Wednesday, December 30, 2009

New Year's Day with the Mummers

Every New Year’s Day, thousands of Philadelphians, mostly men, don elaborate costumes of sequins, spangles, and feathers. They carry banjos, saxophones, and double-basses to march in one of the most unusual events in the world - Philadelphia’s Mummers Parade.

The quirky parade was officially organized in 1901, but unofficial cultural celebrations were held as far back as the late 17th century. The Mummers are rooted in the city’s ethnic neighborhoods, particularly South Philadelphia. Mummer members are mostly working class:
longshoremen, plumbers, carpenters, electricians, in their everyday lives. But once a year, these blue-collar workers become stars - dancing, strutting, and creating music that lifts an entire city’s spirit.

In today’s Mummer tradition, associations or “clubs” compete in one of four categories of Mummery: the Comics, the Fancies, the Fancy Brigades, and the String Bands. The experience is often a family affair, with many Mummers first marching on Broad Street as children. The parade is built around music and you can expect to hear the Mummers’ signature tunes – the vaudeville-esque “Oh Dem Golden Slippers” and “I’m Looking Over a Four Leaf Clover,” – over and over throughout the day.

The primary mode of Mummer locomotion down the Broad Street, the parade route, is the Mummer “strut.” The strut is a joyful dance where one bounces along in a hop-step, slightly bowed, with arms outstretched (often holding a decorative umbrella!) Picture a man dolled up in sequined cape and pants, who’s thrown his back out and can’t quite stand up straight, bouncing down the street while waving his arms. Hmmm . . this may be one instance where video is worth a thousand of my words.
The marathon parade, which in the past would last 10 or 11 hours, kicks off with the Comics division. The Comics clubs spoof current events and newsmakers during their strut down Broad Street. Also known as the “clowns,” these clubs march to recorded music and perform quick skits to entertain the crowd. Historically women were not part of Mummery, so men would dress in drag to play female roles. Today even though women have joined the ranks, the custom of men dressing as comic “wenches” is still part of the Comic tradition. The Comic strut starts early in the morning, with the result that many clowns are still . . .shall we say. . . feeling the effects of their New Year’s Eve celebration, making for a raucous and enthusiastic performance for the spectators.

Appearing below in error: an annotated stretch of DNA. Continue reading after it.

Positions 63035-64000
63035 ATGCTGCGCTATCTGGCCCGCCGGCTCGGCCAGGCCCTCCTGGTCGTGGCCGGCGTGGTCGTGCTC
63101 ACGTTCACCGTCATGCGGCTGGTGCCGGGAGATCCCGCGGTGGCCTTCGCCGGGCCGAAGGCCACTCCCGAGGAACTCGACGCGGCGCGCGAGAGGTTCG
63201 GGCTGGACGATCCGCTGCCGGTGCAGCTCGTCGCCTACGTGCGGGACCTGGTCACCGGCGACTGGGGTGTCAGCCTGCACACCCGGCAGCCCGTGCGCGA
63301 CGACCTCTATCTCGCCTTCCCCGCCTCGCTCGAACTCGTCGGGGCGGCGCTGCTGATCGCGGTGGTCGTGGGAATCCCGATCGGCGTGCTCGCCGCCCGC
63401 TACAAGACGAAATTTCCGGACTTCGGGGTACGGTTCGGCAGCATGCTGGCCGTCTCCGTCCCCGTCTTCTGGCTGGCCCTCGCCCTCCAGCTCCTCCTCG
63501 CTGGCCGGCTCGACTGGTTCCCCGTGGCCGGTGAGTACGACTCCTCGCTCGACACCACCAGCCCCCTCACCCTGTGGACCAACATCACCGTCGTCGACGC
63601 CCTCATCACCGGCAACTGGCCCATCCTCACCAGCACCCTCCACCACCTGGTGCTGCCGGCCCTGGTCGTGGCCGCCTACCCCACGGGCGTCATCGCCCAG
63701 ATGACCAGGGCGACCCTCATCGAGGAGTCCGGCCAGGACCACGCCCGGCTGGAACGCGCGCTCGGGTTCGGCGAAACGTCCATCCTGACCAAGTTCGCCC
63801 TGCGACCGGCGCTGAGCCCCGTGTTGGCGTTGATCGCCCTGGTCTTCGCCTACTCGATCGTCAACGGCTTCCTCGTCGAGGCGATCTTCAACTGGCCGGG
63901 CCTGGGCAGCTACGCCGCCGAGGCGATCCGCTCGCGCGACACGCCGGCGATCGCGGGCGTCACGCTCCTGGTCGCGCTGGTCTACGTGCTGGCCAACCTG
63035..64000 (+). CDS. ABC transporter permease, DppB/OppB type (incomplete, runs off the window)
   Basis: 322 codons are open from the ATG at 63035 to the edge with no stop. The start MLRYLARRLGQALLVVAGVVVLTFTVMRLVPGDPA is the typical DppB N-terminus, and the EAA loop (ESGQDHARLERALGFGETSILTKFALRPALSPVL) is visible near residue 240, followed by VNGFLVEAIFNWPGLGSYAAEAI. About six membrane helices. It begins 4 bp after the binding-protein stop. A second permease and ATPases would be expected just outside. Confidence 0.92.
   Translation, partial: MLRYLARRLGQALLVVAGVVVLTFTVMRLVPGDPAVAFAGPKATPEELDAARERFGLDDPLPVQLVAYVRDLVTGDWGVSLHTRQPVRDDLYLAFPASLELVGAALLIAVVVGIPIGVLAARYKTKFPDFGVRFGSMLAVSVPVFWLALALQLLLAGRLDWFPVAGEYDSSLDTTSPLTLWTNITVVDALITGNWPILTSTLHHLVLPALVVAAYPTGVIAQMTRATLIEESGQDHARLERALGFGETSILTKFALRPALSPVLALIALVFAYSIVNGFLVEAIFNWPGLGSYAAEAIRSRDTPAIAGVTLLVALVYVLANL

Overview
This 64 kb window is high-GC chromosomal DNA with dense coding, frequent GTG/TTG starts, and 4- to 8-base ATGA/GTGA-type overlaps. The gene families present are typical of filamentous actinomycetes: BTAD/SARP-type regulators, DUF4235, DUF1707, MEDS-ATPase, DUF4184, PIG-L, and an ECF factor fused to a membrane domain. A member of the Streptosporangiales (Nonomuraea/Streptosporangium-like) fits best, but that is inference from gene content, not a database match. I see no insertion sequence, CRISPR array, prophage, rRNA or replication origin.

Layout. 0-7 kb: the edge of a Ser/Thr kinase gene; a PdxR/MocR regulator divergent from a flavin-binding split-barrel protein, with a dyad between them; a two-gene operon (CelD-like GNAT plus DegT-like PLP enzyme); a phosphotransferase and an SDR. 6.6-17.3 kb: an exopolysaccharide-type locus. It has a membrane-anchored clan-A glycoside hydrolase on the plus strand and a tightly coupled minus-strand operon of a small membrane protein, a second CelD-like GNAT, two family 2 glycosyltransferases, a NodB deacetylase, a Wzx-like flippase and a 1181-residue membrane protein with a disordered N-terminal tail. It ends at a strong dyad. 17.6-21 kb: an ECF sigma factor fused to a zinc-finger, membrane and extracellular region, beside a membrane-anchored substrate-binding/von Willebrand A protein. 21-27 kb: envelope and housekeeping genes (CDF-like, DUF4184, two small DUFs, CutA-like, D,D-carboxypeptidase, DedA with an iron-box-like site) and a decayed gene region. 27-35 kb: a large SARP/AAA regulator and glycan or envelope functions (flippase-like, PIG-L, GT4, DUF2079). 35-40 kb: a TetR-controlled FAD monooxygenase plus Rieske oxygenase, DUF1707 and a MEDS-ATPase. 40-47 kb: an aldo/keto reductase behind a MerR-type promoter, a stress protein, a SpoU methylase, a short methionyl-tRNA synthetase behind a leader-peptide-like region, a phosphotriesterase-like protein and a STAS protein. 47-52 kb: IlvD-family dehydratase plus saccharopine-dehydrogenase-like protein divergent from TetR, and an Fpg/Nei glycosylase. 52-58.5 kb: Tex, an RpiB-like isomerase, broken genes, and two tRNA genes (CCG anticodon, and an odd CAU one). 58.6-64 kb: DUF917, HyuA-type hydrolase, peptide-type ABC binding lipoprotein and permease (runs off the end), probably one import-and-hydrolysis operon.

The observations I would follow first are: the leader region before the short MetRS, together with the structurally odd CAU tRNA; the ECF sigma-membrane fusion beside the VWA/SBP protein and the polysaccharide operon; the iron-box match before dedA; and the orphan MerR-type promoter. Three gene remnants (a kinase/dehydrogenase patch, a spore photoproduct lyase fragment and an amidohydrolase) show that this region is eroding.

The Fancy clubs have elaborate costumes and floats and provide the most dazzling displays to watch. The Fancy Brigades produce 4 or 5 minute Broadway-worthy musical numbers, complete with costumes, props and back drops. They strut only part of the way down Broad Street before heading indoors to the convention center to present two performances for ticket-holders.
Finally, the String Bands arrive for the highlight of the parade. String Bands strut to live music played by their members, all amateurs, on banjos, saxophones, accordions, double-basses, and percussion, combining to create the signature String Band sound. Members wear costumes bedecked with sequins and feathers, often with backpieces that are 6 or more feet in diameter. The heavy costumes can cost hundreds or thousands of dollars apiece. Ornate Captains’ costumes can weigh up to 100 pounds. They also must be seen to be believed, as it is near impossible for written description to convey the spectacle of so many men outfitted in feathers, make-up and swirling capes, performing show tunes with military precision.